Heaven Scent Pottery

Heaven Scent Pottery
Jorge Wilmot Cat

Jorge Wilmot Tonala Cat

One of the first posts I wrote for this site was about these highly decorative items from Mexico. The first piece I found was this little Jorge Wilmot cat. Drawn to his cute face and pretty floral decoration I just had to have him. Back home, I set about trying to establish his provenance but try as I might I couldn’t pin down a maker. It was only when I was researching a totally different china cat that I stumbled across pictures of similar objects and discovered he came from South America.

Barro Brunido Pottery

Barro Brunido Pottery

Ceramics production dates back thousands of years in Mexico. Tonalá was already an important centre for potters before new high fire, stoneware production techniques were introduced in the 1960s by renowned potters, Jorge Wilmot and Ken Edwards. Local potters had traditionally worked in the barro bruñido style where pieces are slip decorated before being polished or ‘burnished’ with a stone. Clay from the area was too porous for domestic products so they mainly produced decorative items in a muted colour palette of soft greys and pinks on a light pastel background. Floral and animal motifs were common, in particular a smiling cat or ‘nahual’, believed to be a shamanic, shape-shifting figure.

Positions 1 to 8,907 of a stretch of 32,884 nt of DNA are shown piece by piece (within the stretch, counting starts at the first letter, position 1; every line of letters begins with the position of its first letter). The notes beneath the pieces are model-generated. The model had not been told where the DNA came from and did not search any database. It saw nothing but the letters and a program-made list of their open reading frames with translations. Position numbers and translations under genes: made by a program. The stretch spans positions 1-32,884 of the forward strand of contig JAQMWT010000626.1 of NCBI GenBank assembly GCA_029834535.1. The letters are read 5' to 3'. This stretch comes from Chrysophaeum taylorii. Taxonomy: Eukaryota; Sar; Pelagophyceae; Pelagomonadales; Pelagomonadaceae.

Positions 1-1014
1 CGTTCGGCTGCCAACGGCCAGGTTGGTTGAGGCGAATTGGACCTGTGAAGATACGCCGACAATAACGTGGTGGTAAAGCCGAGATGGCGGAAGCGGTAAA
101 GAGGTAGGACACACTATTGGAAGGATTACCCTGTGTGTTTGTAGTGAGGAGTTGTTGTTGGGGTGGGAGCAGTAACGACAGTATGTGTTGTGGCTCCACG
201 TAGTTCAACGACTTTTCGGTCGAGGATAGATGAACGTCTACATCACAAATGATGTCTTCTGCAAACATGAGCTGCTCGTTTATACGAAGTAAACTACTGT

tonala1

Ken Edwards Stoneware

After studying fine arts, Jorge Wilmot left Mexico to travel and work in Europe and Scandinavia before returning home to immerse himself in traditional Mexican pottery techniques. Partnering with Edwards, he introduced the first stoneware kiln to Tonalá and went on to produce high fired stoneware, transforming the local porous clay into vitreous or semi-vitreous, nonporous ceramics.

In the intervening time since I first wrote about it my Tonalá Pottery collection has grown enormously. I now have nearly two dozen pieces by a variety of makers. Some are just mass-produced tourist souvenirs but I am very proud to have a number of signed pieces by both Wilmot and Edwards. Occasionally I also find an old barro bruñido piece. These are extra special because the clay retains a pleasant aroma. When dusting the collection I will sometimes stop to sniff the brunido pieces – much to the amusement of my husband – because they really do give off the heavenly scent of caramel toffee!

If you’ve also got a collection of beautiful Tonalá Pottery or any other wonderful ceramics, or you want to know more about my Tonalá, why not get in touch via the Contacts page – I’d love to hear from you.